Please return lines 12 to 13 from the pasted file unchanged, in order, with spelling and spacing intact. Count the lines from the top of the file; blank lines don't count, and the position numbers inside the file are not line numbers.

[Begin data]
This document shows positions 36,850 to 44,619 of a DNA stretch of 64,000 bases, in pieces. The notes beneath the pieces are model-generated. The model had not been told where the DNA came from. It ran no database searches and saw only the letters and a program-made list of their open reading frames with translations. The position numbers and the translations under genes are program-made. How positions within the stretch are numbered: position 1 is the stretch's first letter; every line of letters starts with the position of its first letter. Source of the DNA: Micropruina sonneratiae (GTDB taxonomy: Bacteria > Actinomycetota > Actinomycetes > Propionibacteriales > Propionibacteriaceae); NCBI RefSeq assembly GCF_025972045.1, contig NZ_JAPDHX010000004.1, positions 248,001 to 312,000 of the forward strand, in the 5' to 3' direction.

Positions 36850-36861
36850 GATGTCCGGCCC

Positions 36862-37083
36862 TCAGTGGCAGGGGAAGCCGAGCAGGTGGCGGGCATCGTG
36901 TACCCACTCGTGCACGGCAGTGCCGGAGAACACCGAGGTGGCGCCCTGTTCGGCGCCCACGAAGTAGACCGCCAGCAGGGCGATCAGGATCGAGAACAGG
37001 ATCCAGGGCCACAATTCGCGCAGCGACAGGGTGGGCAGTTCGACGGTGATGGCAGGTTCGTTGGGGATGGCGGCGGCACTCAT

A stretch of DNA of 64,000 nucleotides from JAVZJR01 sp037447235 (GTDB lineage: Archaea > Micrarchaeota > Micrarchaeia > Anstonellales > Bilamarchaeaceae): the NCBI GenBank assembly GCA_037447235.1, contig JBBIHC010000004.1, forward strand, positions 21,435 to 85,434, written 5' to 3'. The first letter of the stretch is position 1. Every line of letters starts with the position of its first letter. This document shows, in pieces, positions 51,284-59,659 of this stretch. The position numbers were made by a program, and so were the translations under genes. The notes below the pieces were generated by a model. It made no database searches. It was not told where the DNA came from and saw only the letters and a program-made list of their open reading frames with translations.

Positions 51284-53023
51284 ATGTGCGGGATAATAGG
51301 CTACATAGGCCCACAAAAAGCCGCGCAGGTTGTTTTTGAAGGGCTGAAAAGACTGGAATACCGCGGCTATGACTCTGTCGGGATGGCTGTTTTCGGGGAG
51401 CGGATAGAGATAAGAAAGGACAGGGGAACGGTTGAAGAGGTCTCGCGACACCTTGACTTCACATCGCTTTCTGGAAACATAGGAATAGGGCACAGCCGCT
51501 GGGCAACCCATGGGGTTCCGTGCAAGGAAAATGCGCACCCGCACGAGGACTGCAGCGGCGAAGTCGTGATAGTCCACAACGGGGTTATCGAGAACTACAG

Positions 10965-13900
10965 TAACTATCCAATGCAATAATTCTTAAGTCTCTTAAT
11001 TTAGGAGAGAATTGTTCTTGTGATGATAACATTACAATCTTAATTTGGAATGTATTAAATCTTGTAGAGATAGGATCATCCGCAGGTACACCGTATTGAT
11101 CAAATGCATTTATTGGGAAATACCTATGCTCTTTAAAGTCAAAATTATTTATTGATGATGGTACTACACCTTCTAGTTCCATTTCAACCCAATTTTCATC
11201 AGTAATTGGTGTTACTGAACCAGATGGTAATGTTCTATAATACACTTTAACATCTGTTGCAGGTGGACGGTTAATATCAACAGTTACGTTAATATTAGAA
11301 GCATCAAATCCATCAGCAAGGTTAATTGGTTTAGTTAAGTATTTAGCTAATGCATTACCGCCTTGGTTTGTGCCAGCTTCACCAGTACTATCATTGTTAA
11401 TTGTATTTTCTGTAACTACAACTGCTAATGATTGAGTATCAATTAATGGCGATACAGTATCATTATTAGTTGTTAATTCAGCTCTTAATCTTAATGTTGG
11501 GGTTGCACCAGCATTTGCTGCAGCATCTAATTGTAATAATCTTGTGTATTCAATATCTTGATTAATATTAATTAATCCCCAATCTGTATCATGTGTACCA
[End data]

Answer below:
51401 CGGATAGAGATAAGAAAGGACAGGGGAACGGTTGAAGAGGTCTCGCGACACCTTGACTTCACATCGCTTTCTGGAAACATAGGAATAGGGCACAGCCGCT
51501 GGGCAACCCATGGGGTTCCGTGCAAGGAAAATGCGCACCCGCACGAGGACTGCAGCGGCGAAGTCGTGATAGTCCACAACGGGGTTATCGAGAACTACAG